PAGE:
- 'Metaphysical' is substituted for the first occurrence of 'ontological' in the passage. Phenomena are what there is. Intra-active inseparability is part of what it is to be a phenomenon. See note 1 above.
- For other efforts to dissociate naturalism from representationalism, see Rouse, How Scientific Practices Matter and Articulating the World and Price, Naturalism Without Mirrors. For a more extended discussion of Barad's naturalism, see Rouse, "Barad's Feminist Naturalism".
- The reasons for describing phenomena as 'naturalcultural' rather than 'natural' will emerge in passing later in my discussion.
- In the absence of 'back boundaries' to phenomena, and given her conception of spacetime as itself configured within phenomena, phenomena can only be meaningfully configured by how they matter. For an alternative conception of 'distance' in terms of differential mattering rather than spatial distance, see Heidegger, Sein und Zeit sections 22-24. Barad's most explicit discussion of how phenomena are meaningfully configured by what is at stake in their ongoing articulation is in the course of her account of brittlestars as optical phenomena (Meeting 375-383), which makes vivid her rejection of the human-centered conception of significance in Heidegger.
- For a more extensive discussion of organism/environment complementarity, and the inseparability of the determinacy of the traits or components of each, see Rouse, How Scientific Practices Matter, 272-284.
- As Okrent, Rational Animals rightly notes, this just is the Aristotelian (and also Darwinian) conception of an organism as energeia, adding only a recognition of its constitutive interdependence with what thereby becomes its environment.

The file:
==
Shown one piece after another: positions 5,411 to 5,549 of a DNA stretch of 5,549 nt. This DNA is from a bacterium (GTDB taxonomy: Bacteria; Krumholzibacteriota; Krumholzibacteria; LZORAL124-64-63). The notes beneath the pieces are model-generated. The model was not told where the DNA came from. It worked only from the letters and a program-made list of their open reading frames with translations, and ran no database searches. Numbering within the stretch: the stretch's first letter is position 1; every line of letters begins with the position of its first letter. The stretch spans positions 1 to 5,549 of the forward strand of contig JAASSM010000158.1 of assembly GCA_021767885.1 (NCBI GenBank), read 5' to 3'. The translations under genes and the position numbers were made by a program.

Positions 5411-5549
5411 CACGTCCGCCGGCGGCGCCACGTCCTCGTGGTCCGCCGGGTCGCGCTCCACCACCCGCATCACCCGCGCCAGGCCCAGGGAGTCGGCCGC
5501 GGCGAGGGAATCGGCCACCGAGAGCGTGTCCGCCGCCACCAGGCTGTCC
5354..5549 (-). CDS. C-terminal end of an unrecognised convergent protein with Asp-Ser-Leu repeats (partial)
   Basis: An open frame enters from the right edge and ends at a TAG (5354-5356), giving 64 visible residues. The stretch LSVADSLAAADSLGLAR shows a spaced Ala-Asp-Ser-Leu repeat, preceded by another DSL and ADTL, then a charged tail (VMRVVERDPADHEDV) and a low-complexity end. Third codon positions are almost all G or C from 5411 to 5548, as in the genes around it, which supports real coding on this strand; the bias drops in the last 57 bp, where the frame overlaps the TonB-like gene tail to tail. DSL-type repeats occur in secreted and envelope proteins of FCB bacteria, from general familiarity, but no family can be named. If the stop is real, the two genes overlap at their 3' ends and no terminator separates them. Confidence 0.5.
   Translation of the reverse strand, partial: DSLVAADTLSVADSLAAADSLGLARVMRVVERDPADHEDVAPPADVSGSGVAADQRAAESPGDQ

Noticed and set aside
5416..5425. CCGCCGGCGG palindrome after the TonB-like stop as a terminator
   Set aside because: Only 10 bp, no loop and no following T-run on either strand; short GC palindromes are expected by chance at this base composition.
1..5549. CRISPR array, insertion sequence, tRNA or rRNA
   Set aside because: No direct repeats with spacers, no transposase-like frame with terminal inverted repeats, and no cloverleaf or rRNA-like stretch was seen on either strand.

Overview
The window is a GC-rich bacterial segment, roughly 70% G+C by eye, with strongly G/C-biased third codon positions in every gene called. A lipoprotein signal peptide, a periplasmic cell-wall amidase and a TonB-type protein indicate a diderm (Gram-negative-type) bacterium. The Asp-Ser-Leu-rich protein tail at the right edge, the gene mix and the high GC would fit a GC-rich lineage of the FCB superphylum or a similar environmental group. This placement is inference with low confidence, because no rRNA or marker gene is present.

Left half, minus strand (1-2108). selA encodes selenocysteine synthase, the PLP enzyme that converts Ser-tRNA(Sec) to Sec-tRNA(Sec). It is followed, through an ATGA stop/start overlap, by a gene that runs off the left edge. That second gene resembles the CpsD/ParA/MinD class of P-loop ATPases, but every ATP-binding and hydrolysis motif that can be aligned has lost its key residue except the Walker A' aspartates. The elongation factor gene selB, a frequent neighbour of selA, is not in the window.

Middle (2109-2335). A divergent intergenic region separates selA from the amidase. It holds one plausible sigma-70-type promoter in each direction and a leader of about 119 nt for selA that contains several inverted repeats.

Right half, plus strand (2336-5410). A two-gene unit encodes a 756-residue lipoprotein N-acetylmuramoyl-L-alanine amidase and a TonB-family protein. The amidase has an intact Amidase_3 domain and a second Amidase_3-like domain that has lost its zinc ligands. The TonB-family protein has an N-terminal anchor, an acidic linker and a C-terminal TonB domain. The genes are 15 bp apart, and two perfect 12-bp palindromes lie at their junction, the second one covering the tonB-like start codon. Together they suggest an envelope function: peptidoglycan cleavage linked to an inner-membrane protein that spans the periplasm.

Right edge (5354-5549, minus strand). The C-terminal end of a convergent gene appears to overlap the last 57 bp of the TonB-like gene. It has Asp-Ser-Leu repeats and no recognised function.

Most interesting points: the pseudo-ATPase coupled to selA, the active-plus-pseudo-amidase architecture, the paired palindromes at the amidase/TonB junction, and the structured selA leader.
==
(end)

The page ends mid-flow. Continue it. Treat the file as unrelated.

- Thompson, Mind in Life ch. 3-6 provides a good introductory account of autopoiesis.
- It is important to note that this difference is not somehow magically or vitalistically an outcome of being alive. This difference between kinds of material intra-action is what it is to be alive. For a parallel discussion (in a very different idiom) of the relevant kind of robustness, concerning the object-directedness of intentional states rather than a 'self'-directed concern for its own self-maintenance as an iteratively unfolding pattern, see Haugeland, Having Thought 142-145.
- For a more extensive critical discussion of the difference between epistemic objectivity, conceptual objectivity, and the character of the 'objects' to which such norms are accountable, see Rouse, Articulating the World, especially chapter 5.
- Communication or 'telling' here does not presume explication in language. As John Haugeland notes, "Telling what (who, when, where, whether ...) something is, telling things apart, telling the differences between them, and so on ... can often be expressed or reported in words, but is not in itself essentially verbal. ... People can tell things for which they have no words, including things that are hard to tell" (Having Thought 313).